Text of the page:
A vast majority of fuel and energy companies as well as companies operating in associated industries believe that import substitution policy is a good incentive for innovation, yet many of them are in no position to stop buying imported products just yet. This is the conclusion the Analytical Center experts made as part of a survey entitled Import Substitution Problems in Fuel and Energy and Associated Sectors.
The survey looked at 38 companies having core production facilities in 42 regions across Russia. In terms of territorial distribution the respondents represented practically all the federal districts except the North Caucasus and the Far East. Most of the companies surveyed are in oil and gas mechanical engineering, cable industry and electrical engineering. Most of the surveyed companies are privately owned.
Russia has been actively pursuing import substitution policy since the beginning of 2015. One goal of this policy is to promote domestic manufacture of competitive products in industries that currently have a high dependency on imports.
"Most of the companies surveyed noted that there was potential for import substitution in their sector and said that import substitution policy was a good incentive for innovative development," the survey shows.
At the same time, the experts note that companies are not yet ready to stop buying imports, especially when it comes to technology, tools, materials, production equipment, and spare parts. Thus, 67.6% of the respondents say that completely abandoning imports in these areas would render them unable to offer competitive products.
Сompanies are not yet ready to stop buying imports, especially when it comes to technology, tools, materials, production equipment, and spare parts.
"Most companies say manufacture of new unique products is an important factor for reducing dependence on imports in their sector, as such products could help them catch up with western technological development and to forego imports altogether. Another factor that could help reduce imports, according to most of the respondents, is government financial assistance," the analysts write.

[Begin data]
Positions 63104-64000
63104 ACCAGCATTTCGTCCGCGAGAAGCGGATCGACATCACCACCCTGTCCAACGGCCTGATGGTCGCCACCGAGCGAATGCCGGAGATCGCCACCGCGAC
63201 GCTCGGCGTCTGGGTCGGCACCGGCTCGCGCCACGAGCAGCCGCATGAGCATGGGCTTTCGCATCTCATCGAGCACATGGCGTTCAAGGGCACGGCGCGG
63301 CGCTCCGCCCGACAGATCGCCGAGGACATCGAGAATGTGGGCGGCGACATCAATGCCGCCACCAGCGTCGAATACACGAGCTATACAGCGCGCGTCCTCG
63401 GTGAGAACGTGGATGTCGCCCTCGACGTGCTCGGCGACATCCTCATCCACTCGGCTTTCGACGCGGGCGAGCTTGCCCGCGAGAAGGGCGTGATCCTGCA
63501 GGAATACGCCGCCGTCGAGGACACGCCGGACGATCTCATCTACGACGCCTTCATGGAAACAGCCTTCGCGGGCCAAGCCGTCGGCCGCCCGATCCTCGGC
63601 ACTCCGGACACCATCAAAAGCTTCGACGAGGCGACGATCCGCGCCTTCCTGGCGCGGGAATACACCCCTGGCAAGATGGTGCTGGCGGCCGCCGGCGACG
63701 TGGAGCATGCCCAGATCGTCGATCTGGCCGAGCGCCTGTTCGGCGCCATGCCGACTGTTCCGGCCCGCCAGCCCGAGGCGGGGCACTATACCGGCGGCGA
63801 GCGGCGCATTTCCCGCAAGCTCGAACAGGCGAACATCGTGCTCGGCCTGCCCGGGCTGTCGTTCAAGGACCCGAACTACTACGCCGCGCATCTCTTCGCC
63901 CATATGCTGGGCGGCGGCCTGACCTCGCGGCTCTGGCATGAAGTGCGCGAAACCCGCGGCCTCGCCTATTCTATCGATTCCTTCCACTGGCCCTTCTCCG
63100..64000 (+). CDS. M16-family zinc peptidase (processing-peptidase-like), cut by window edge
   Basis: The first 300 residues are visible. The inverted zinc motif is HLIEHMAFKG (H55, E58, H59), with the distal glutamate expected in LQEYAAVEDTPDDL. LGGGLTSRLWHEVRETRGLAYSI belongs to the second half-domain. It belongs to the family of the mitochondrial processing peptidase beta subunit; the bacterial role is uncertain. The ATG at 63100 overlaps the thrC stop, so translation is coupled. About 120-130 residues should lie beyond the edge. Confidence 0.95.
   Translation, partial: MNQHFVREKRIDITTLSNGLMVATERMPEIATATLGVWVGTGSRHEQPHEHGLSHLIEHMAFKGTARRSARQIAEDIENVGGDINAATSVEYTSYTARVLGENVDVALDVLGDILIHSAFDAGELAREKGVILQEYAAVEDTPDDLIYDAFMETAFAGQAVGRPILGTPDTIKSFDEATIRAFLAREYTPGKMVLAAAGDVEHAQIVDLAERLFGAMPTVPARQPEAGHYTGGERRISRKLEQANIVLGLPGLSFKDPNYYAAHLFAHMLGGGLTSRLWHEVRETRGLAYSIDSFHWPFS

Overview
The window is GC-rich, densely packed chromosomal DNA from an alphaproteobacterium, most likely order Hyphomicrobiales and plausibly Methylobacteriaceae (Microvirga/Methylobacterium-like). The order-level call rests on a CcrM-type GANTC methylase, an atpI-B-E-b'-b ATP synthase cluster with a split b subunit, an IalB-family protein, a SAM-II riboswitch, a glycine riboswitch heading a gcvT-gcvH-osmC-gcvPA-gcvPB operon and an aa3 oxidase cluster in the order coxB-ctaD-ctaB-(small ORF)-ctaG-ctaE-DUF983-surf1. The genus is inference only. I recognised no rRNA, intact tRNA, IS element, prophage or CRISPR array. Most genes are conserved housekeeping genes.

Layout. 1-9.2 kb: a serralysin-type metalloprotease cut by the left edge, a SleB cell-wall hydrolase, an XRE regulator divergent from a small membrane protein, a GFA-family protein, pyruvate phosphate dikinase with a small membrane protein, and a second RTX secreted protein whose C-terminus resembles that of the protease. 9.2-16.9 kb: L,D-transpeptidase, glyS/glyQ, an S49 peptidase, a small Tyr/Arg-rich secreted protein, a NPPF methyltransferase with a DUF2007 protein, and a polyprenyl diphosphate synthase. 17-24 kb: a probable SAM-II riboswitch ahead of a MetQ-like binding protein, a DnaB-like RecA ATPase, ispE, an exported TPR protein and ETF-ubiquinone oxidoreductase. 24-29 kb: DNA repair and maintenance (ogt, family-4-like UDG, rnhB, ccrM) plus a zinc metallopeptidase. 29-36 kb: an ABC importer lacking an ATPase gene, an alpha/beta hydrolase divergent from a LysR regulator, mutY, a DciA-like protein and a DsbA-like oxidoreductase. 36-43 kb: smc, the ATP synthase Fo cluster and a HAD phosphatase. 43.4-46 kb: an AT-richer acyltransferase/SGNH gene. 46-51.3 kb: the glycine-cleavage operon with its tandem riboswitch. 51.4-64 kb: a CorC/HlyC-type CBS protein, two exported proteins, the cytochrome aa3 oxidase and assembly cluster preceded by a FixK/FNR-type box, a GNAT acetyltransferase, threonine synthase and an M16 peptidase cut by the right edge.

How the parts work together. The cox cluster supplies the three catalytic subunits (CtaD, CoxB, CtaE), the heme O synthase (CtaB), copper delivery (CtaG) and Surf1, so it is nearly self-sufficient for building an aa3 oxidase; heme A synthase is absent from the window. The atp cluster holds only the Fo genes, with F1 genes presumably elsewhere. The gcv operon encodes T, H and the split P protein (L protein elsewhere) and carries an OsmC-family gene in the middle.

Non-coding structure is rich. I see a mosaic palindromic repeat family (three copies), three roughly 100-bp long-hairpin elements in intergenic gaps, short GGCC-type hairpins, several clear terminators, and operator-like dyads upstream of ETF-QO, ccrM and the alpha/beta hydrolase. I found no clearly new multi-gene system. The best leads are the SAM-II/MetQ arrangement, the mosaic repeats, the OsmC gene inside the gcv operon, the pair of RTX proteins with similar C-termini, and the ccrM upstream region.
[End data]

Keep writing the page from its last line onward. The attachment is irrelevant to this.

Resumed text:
More than a half of the respondents (24) said they saw ample import substitution potential in their sector. Of of these 16 have oil and gas equipment manufacturing facilities, 4 offer cable and electrical products, 2 specialize in power engineering, and another 2 in petrochemical and natural gas chemistry products.
Among the most important strategic goals for their development the companies cite expanding the market for their products, developing their own technology and modernizing existing production processes. Expanding exports and becoming more competitive on the global markets are seen as less important. At the same time, the experts note that the companies do want to offer competitive products but they are primarily interested in the domestic market.
Among the most important strategic goals for their development the companies cite expanding the market for their products, developing their own technology and modernizing existing production processes.
A vast majority of the respondents, mostly in oil and gas mechanical engineering and in cable manufacturing, have plans to carry out investment projects to modernize or expand production as well as to offer new products. Thus, 18 out of 29 companies plan to launch new products for the oil and and gas industry, 10 companies plan to offer new products in the cable and electrical equipment sector, and 6 power engineering companies also have plans to expand their product range.
At the same time, the respondents noted that they were not prepared to stop using imported products altogether at various stages of their production processes. "About a third of the companies depend on imports for 20-50% of their tools and materials, production equipment and spare parts. 40% of the respondents said imported technologies, raw materials and component parts accounted for no more than 20% of their production processes," the survey notes.
A small proportion of the respondents, primarily companies offering equipment for the oil and gas sector, claimed they were not using any imported products in their production processes at all.
For more details see the survey Import Substitution Problems in Fuel and Energy and Associated Sectors.
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